Model Aircraft Pilots Share their Sport with All


The rumbles and hums of model plane engines filled the skies at the Hastings Skylarks' airfield during their annual Fun Fly.

“This is where we bring in pilots from all over the place and get together for a day and just fly airplanes and have a lot of fun,” says John Van Brocklin, President of the Skylarks.

Pilots say they swap tips and check out each other's hardware, including new aircraft like Unmanned Aerial Vehicles, more commonly known as drones.

“It basically flies itself,” explains Don Schmidt, as he pilots a DJI 550 Flame Hexacopter just a few feet away from him as model planes zip overhead.

“It's got GPS, autopilot, navigation, GoPro Hero 3 camera on it, do video and everything with it,” he says.

Stephen Foster, a pilot from Wood River, says the world of radio controlled model planes includes variety of crafts, as well as all ages and walks of life.

“Brotherhood of the fellow pilots, they're good guys,” says Foster.

It's also become a family affair for him.

“My son, [I'm] getting him into it, my dad, we both started flying about the same time - I don't know when that was, back in the 70's,” says Foster.

Van Brocklin says the fliers in attendance on Saturday come from their own club, Lincoln, Kearney, and many places in between.

“I wouldn't say the sport's growing in popularity, I would say we just are doing a better job of getting people together and getting the word out that we're having this event and I think people really like coming here because we're a very relaxed club,” says Van Brocklin.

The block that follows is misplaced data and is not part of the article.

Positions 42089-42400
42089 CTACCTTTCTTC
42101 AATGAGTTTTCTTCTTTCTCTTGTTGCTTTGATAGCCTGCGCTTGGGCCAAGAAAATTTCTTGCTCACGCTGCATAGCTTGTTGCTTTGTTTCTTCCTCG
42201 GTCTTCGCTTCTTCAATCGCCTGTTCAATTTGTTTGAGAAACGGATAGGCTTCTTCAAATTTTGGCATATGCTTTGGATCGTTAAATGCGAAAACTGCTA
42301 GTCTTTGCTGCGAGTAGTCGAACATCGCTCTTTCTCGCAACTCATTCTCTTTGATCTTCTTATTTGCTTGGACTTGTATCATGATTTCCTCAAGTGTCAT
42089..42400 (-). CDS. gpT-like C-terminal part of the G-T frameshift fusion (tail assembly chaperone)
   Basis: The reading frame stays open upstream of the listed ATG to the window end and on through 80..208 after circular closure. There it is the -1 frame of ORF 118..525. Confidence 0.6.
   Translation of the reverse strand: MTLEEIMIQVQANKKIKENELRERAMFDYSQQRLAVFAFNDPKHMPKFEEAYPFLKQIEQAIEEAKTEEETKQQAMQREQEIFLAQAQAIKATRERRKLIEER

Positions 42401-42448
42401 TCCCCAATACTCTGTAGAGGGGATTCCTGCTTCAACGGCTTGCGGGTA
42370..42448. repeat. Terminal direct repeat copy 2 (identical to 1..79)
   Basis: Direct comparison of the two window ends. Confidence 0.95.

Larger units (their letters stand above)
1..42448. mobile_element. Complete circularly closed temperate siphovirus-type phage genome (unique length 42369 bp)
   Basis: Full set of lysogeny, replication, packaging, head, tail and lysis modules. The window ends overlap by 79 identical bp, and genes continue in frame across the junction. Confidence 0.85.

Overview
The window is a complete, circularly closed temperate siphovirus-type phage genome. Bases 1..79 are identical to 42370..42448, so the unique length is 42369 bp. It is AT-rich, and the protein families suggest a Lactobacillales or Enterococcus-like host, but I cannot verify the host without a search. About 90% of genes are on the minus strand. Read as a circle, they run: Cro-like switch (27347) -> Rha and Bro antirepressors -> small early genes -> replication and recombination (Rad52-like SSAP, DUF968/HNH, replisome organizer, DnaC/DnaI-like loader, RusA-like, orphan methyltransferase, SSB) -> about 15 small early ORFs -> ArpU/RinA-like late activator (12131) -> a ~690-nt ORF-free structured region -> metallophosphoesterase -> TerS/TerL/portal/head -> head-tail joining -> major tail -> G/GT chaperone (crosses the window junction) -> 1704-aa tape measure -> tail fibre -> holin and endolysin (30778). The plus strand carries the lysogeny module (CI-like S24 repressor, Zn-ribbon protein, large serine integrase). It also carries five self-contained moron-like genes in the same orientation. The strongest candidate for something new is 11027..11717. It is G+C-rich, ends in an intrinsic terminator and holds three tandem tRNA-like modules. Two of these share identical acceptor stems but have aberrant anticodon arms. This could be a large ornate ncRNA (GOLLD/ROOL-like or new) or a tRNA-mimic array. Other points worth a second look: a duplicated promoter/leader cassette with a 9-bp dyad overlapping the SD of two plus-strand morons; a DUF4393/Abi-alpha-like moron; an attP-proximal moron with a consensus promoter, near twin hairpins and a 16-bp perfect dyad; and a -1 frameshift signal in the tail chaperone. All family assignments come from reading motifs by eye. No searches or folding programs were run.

The pilots say they welcome spectators. Some like Foster even bring training gear in case a rookie wants to give it a try.

“I usually carry one around with me, a trainer, not just because my son's learning how to fly, but if I'm out on the field and somebody shows some interest, I'll get that plane out and let them get their hands on the transmitter and see what it's like,” he says.

Foster says it's an underestimated sport, and that nearly everyone tries it before investing.

“Guys are doing it with the transmitter and using the sticks, it's the same thing as flying a real plane other than you're standing on the ground,” he says.

The Fun Fly also collected donations for the Wounded Warrior Project. It's the champion cause for the Academy of Model Aeronautics, which the Skylarks are a member of. ACA clubs around the country celebrated Saturday as National Model Aviation Day.

Van Brocklin says spectators are welcome to visit the Skylarks anytime.

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